Through his work with Nigon, Dougherty obtained a culture of the Bristol strain of C. elegans. Dougherty who was then at the Kaiser Foundation Research Institute in Richmond, California. Warwick Nicholas was Lecturer in the Department of Zoology, University of Liverpool from 1955 until 1960. After that he went to Australian National University. In 1956, Nicholas established the first axenic cultures of both Bristol and Bergerac strains of C. elegans (Fatt, 1961; Nicholas and McEntegard, 1957). In 1957 and 1958 he was on leave from University of Liverpool and was a Traveling Fellow of the British Medical Research Council (MRC) funded by a Rockefeller grant. During the tenure of the fellowship, he worked with Dougherty and Dr. Eder Hansen in the Lab of Comparative Biology at the Kaiser Foundation Research Inst. in Richmond CA. Among other things, they were trying to determine the nature of undefined components Rb and Cb needed for axenic culture of C. briggsae. I think those components were provided by bovine liver extract and I assume Rb and Cb are the initial letters of R. and later C. briggsae) (Dougherty et al, 1959; Nicholas et al, 1959).

Consider the importance of the Nicholas MRC connection. Sydney Brenner was the mover and shaker at MRC and was debating the next steps in translating the successes of Watson and Crick into a greater understanding of “life”. See his proposal and letter to Max Perutz. Some ideas must have been transferred to Brenner through Nicholas. When Brenner visited our department (Nematology, UC Davis) in about 1987, he talked about visiting Dougherty (then at UC Berkeley) and discussing C. elegans as the candidate worm. Before that he had been thinking about C. briggsae as he began to learn about nematodes. He obtained his culture of the Bristol strain of C. elegans from Dougherty (Brenner, 1974).
In 1961, Dougherty moved to the Department of Nutritional Sciences at the UC Berkeley and continued to study the nutritional requirements and axenic cultivation of Caenorhabditis species, particularly C. briggsae, until his death in 1965. Although permanent cultures were maintained on nutrient agar slants inoculated with E. coli, an axenic medium with chemically undefined supplements was developed in 1954 (Dougherty et al. 1959).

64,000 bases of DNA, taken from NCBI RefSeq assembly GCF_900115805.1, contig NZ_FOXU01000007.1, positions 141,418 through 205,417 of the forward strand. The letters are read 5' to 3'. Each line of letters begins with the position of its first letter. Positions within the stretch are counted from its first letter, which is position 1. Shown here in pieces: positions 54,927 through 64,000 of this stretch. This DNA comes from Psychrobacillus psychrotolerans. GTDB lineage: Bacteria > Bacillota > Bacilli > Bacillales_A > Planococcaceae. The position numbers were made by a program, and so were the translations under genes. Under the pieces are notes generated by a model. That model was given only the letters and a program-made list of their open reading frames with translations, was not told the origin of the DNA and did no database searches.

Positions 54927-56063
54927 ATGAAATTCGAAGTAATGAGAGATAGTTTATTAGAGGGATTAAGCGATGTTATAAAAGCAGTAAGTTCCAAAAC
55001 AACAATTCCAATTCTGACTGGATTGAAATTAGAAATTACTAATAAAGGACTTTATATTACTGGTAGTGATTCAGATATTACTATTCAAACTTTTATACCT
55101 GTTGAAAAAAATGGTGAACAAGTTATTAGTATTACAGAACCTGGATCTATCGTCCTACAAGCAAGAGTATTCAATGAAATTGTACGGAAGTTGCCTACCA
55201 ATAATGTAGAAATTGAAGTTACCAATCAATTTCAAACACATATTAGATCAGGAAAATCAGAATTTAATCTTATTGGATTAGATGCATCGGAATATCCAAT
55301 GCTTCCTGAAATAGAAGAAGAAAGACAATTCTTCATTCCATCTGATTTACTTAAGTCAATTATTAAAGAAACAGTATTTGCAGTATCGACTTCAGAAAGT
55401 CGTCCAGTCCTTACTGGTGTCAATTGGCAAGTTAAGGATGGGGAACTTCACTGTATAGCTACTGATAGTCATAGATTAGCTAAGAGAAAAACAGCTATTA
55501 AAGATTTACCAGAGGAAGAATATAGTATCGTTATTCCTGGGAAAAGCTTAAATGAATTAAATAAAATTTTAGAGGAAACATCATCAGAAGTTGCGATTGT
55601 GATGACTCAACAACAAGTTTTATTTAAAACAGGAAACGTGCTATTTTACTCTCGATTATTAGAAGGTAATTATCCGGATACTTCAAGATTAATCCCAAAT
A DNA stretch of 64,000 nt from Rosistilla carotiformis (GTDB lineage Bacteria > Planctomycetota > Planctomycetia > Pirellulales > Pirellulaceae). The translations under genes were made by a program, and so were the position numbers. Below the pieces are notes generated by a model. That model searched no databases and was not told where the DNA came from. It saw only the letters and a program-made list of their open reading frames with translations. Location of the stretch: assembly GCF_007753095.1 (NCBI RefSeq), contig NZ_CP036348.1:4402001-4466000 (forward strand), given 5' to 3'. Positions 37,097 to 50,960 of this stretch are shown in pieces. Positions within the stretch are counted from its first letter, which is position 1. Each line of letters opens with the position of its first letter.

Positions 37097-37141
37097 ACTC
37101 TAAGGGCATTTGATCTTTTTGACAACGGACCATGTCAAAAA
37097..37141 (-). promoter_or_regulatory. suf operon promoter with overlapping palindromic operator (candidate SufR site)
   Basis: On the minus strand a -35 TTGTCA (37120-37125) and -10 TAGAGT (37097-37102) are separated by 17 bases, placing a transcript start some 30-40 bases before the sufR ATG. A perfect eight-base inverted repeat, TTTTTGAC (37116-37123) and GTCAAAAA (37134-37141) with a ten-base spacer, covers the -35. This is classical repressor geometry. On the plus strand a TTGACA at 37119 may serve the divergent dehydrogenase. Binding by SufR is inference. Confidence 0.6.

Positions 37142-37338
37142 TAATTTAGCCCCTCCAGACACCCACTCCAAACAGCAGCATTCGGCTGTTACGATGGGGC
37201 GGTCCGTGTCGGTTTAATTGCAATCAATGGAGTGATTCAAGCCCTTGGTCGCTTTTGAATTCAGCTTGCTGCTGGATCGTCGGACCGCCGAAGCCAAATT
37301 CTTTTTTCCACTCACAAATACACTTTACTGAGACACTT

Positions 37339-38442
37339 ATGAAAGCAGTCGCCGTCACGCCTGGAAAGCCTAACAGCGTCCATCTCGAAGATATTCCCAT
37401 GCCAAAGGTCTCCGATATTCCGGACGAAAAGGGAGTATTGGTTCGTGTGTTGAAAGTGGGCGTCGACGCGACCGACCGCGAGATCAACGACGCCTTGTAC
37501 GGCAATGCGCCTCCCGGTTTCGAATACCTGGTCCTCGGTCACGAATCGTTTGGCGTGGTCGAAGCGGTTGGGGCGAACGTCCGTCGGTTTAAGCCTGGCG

In his studies, Dougherty recognized the potential for using C. briggsae in studies of genetics and developmental biology (Dougherty and Calhoun,1948) because of ease of culture and maintenance, different reproductive patterns (hermaphroditism and sexual), few chromosomes, less than 1000 cells, etc. and sold the idea to Brenner. Nigon’s original C. elegans isolate from France (Bergerac) strain is infertile above 18C, so the Bristol strain has been very important. Virtually all C. elegans genetics has been done with the Bristol strain, more specifically with the N2 line that Sydney Brenner derived from the Bristol culture he obtained from Ellsworth Dougherty. Back in Cambridge, after his visit with Dougherty, Brenner extracted nematodes from his own garden and liked what he saw. Cultures of those worms became the N1 strain, but the worms on which were used in the genetics and development studies were the N2 strain from Dougherty. Dougherty and colleagues had found a mutation that would be useful in Brenner’s studies, an autosomal dominant gene for heat tolerance (Fatt and Dougherty, 1963; Brown, 2003).

Interestingly, until the mid 1970s, people working in developmental biology frequently confused C. briggsae and C. elegans and many of the cultures being used were mis-identified. In the mid 1970s, graduate student Paul Friedman working with Ed Platzer at UC Riverside developed the diagnostic criteria for separating the two species and resolved the confusion (Friedman et al, 1977). Friedman and Platzer were testing antibiotics on C. briggsae and C. elegans cultures and getting inconsistent results. They decided that their cultures were genetically different. The two species are distinguished by the pattern of rays in the male bursa; a difficult feature when males are rare. Friedman and Platzer used SDS electrophoresis and also separated isozymes of malate dehydrogenase. Their results were consistent with those of morphological characters and mating tests.

– Authored by Howard Ferris, UC Davis